Due to the support of our followers, investors, and partners, CERO Cooperative has won the Green America's People and Planet Award. We thank you!
CERO Cooperative turns trash into treasure in Boston. Every week we collect tons of food scraps from local grocery stores and restaurants and, instead of that stuff turning to toxic methane gas in landfills, we make sure it’s turned into rich compost. Then we deliver it back to the community where it is re-earthed to grow more food in gardens and farms. Last season’s food “waste” comes back to our tables as this year’s local crops.
CERO is a finalist for Green America's People & Planet Award. Click here to cast your vote for our cooperative!
Last summer we had a big party right in the bustling urban center of Boston’s Dudley Square. Folks walked and bike-toured less than a mile to see how CERO Co-op collects material and gets the composted soil over to the Haley House Thornton Street Farm. Then everybody helped harvest eggplant, peppers, and basil and brought the veggies back to Dudley Dough, where we had a giant pizza party with toppings courtesy of the farm. Of course there wasn’t any waste because all of the leftover scraps went right into CERO’s compost bins. This full food loop is the greenest part of growing a robust economy in the heart of the city.
Imagine a cooperative urban economy where we don’t export waste and we don’t import food. Not only are we doing the right thing for the environment and the planet, we’re showing that it’s possible to create a new circular economy based on closing the food loop. We’re creating good jobs and a cooperative composting community with a business owned by the workers, right where we live.
The whole community got into this movement to grow local food and jobs by putting their money with their values to invest in the CERO start up. Friends and neighbors helpedworker-owners raise the cash to finance their cooperative social venture and now they share in the pride as they see us retrieving compostables and delivering soil in the neighborhood. Together we’re learning that we really can make a profit when we put people and the planet first.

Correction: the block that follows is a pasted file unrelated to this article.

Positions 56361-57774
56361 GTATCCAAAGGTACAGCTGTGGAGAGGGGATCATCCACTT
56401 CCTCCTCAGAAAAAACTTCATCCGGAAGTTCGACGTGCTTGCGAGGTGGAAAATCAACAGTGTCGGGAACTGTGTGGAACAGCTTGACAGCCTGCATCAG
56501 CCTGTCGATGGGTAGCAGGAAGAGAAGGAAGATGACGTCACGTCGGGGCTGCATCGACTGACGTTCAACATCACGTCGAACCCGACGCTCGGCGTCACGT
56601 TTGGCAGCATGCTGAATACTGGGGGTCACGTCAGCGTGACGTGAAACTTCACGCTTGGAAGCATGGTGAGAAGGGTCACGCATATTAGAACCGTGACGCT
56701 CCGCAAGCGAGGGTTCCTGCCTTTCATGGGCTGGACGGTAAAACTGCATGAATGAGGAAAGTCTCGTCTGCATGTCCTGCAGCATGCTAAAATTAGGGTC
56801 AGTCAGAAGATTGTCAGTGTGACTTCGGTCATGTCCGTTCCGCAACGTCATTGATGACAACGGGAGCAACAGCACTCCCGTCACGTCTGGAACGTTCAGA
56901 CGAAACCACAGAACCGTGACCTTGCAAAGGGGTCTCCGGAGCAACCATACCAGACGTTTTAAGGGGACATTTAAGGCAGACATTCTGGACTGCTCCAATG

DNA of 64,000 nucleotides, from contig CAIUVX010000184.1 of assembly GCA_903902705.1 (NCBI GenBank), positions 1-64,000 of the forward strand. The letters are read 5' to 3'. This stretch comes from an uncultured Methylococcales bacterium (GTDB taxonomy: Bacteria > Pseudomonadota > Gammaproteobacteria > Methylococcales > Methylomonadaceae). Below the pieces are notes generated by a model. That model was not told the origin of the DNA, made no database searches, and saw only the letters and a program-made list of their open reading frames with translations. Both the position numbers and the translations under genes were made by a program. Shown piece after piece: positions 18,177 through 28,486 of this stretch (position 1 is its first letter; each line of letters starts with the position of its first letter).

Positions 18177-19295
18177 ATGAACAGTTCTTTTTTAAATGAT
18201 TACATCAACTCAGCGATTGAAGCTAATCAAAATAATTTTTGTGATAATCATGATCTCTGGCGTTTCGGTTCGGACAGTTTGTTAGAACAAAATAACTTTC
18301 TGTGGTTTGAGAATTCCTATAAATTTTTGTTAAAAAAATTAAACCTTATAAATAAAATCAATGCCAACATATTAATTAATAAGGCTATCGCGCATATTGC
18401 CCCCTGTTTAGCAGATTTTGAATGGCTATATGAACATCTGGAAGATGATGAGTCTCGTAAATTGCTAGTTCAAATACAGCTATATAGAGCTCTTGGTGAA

In our urban neighborhoods most folks can’t set up to compost in their own backyards. When you vote for CERO to win the Green People and Planet Business Award we will use the prize money to set up community compost drop off sites at local farmers’ markets. When we make it easy for families to compost their household food scraps we take another step toward helping all Boston residents make the culture shift to be a super-green zero waste city.
Making it in the restaurant industry is no easy task. According to a study by Ohio University, 80% of new restaurants fail in the first five years. So, what does it take to be in that top 20%? Many food blogs and restaurant gurus will tell you that it's a numbers game: efficiency, planning, and good accounting being paramount. They certainly wouldn't be wrong. However, Boston-based b.good is doing much more than that.
After twelve years of growth, opening their doors at 40 locations (including one in Switzerland) and garnering dozens of awards and accolades, here are some of the ways b.good is setting the new standard for successful, community-focused business.
1. Make the most of your mistakes.
Can you turn your mistakes into opportunities? How about into a farm, on an island? After making a mistake on a catering order for a large summer camp located on Long Island in Boston Harbor, b.good visited the camp to make amends in person. In talking with the camp staff, a vision was formed to use abandoned land on the island to grow food. Just a few months later, b.good is running Hannah Farm on the property and donating 75% of what they grow back to the summer camp and to communities in need. The rest goes back to b.good's restaurants and prep kitchens, where the scraps are picked up to be composted. The finished soil is then delivered back out to Hannah Farm, completing the food loop.
2. No customers, and no employees.
Instead, b.good affectionately refers to their staff and patrons as "family." And it's not just talk. The healthy fast-food pioneer treats its family like family should, with surprise gifts of free food through their mobile app, even allowing family to donate gifts to local charities or share with friends.